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Soldier, dog teamed up to protect troops

Every night, Staff Sgt. Ann Pitt and her dog, Buddy, went out on patrol, looking for explosives hidden outside their Air Force base in southern Iraq.

"It's very spooky," said the 36-year-old Town of Tonawanda woman, who came home on leave Aug. 30. "They hide their explosives outside the base for future use. The K-9 section prevented over 60 people from gaining access to the base during the six months we were there."

Pitt leaves today for South Dakota, to be reunited with Buddy and to await orders for their return to Iraq next year. Last February, Pitt and her 8-year-old Belgian Malinois working dog flew from Ellsworth Air Force Base in South Dakota to Nasiryah in southern Iraq.

"I miss him terribly," she said of Buddy. "We've never been apart this long. . . . He's very protective of me. I let all the guys know that they can't walk up to me from behind -- he did go after a few of them."

The "guys" are the eight members of the two fire teams that protected Pitt and Buddy during their nightly rounds outside Ali base near Nasiryah, where the 28th Security Forces Squadron is stationed.

A graduate of Kenmore West High School, Pitt has a bachelor's degree in psychology from the University of Maryland and has been in the Air Force for 10 years. She had earlier assignments in Germany and South Korea.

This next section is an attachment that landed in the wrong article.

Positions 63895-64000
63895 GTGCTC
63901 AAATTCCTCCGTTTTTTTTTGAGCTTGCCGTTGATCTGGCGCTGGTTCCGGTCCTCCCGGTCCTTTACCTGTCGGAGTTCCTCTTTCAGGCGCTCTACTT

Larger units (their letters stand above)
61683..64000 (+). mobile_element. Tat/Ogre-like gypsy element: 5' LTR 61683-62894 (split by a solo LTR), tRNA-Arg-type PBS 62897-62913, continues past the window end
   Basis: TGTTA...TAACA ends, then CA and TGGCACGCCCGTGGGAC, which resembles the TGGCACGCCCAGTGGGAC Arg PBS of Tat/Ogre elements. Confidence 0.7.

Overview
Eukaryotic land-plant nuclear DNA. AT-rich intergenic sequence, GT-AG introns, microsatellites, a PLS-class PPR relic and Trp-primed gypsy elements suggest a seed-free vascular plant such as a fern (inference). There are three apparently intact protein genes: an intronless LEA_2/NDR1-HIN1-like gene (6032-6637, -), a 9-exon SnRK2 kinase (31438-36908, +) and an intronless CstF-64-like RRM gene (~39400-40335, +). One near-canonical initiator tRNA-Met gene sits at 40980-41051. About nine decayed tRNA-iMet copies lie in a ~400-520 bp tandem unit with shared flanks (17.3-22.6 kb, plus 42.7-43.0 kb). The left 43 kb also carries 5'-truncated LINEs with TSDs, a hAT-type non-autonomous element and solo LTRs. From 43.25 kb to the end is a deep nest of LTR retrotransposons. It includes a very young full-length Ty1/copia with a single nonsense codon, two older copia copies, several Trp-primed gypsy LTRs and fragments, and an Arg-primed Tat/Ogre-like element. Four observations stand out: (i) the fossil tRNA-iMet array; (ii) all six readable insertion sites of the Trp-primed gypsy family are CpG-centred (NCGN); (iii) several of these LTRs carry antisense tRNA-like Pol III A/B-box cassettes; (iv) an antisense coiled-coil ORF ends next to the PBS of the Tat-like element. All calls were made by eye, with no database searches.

Before teaming up with Pitt, Buddy already had been to Pakistan, Afghanistan, Kuwait and Saudi Arabia, sniffing for explosives.

"He doesn't know he's looking for something that may hurt him," Pitt said. "He has no idea."

In Iraq, Pitt and Buddy climbed into a Humvee in the middle of the night and went on a combat patrol with two fire teams protecting them. After the fire teams set up a security zone, she and her dog got out of the Humvee and searched for individuals, weapons and explosives. The two also worked vehicle checkpoints.

"We searched every vehicle that came on the base," she said. "But we would stay in the background. They never wanted to show the dog any more than they had to. One, dogs aren't liked over there -- it's a Muslim thing. And two, you don't know who's a friend or who's an enemy, and dogs are a huge target because of their capabilities."

And three, this dog is being handled by a woman in a Muslim country.

e-mail: acardinale@buffnews.com

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